Poor Sales Productivity in the Era of Distraction

At the recent annual MBA conference in Boston, Stratmor shared statistics on a shocking mortgage banking trend: sales productivity has dropped from 10.0 closed loans per retail LO in 2003 to 4.8 closed loans per retail LO in 2015. This is a dramatic decrease that has continued for years. Many managers will point to increased regulations or compliance burdens as the culprit, but the decline started well before the 2008 recession. What has caused this to occur?

When you think about it, this downward trend has happened in spite of the fact that companies have invested billions in sales productivity tools hoping that by giving the salesperson more time to sell, this will translate into better sales performance.

In a terrific white paper by Accenture, Selling in the Age of Distraction, the authors relate that productivity hasn’t happened because today’s sales forces are bombarded with data. Accenture further suggests that many sales enablement programs intended to boost productivity have instead contributed to diversions that pull producers off course from actually selling to buyers.

The authors contend that today’s customers are demanding personalized experiences that make it difficult for sales teams to isolate the “moments of truth.” As a result, a sales force is influencing the buyer at the wrong time in the buying process—typically too late after research is completed. The problem is compounded by distractions that are everywhere including 24/7 access to endless amounts of information. Both the customer and the salesperson are overwhelmed.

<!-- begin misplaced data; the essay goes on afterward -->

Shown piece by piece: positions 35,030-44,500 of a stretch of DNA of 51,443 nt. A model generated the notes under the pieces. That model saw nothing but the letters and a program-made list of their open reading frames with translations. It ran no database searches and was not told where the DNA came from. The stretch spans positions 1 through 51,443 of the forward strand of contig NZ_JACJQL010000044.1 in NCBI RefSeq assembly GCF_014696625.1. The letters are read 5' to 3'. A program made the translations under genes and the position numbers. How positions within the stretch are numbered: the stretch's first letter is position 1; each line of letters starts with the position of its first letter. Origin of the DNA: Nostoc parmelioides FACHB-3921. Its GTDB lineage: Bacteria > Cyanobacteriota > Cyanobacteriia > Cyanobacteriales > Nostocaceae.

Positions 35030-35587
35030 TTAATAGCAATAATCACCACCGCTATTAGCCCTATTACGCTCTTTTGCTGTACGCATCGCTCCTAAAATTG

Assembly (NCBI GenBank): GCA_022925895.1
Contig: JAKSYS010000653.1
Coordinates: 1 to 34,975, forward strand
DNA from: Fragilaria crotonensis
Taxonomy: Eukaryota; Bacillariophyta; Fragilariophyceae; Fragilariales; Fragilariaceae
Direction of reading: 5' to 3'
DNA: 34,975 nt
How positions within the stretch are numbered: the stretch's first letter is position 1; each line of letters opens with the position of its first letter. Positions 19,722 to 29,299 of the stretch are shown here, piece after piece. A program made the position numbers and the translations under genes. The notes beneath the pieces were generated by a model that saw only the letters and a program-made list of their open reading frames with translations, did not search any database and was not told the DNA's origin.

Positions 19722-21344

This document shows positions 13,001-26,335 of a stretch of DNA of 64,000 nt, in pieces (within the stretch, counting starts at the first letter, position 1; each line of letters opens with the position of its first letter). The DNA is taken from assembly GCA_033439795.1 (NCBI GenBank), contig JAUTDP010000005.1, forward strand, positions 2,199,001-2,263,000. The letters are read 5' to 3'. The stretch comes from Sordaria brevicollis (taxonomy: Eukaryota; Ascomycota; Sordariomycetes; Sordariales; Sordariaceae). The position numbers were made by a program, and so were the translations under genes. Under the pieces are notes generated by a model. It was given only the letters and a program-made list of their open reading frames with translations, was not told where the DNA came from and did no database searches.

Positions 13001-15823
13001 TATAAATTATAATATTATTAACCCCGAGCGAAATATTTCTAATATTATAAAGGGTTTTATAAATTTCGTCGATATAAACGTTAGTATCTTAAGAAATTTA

The article also points to information overload due to CRM systems and performance management solutions. The reality is that most salespeople find these systems to be more of a hindrance to better sales performance than a facilitator. The reason? The more time a salesperson spends doing unproductive administrative work, the less time there is for meaningful customer interactions. Accenture also states “that this situation is particularly acute for the mediocre sales reps.” As I mentioned last week, sub-par producers account for 40 to 60 percent of a typical mortgage company’s sales force and are a source of significant revenue loss.

What is the solution if it is not more productivity tools? Accenture reiterates the importance of cutting through distraction and zeroing in on actions that matter. Not surprisingly, they suggest tactics that are practical but often overlooked:

  1. Crush the silos and rise of predictive insights. Separating business lines by product lines does not work anymore in this new world of rapid change in customer behavior. What matters is the experience that a company creates for the customer. Likewise, predictive insights from the next-generation analytic tools and data methods need to be in place so that salespeople have access to it in a real time.
  1. Maximize talent management. Understanding top sales performers and their behaviors is a must and sharing their techniques with the entire sales force is critical. (A validated pre-hire assessment is invaluable in distinguishing between poor producers and above-average sales candidates.) Customers are insisting on an outstanding sales experience —something that only the top performers can deliver.
  1. Active sales management. Accenture’s research concludes that one-to-one coaching and a rigorous sales process are the the cornerstones of active sales management. Producers who follow a rigorous sales management process perform 10% better than their peers. In other words, the best tool for a salesperson is to have a good manager who coaches.

So with 2017 right around the corner, sales executives must make the right choices regarding how to improve sales performance. The answer is clear: Invest in better sales management and talent management.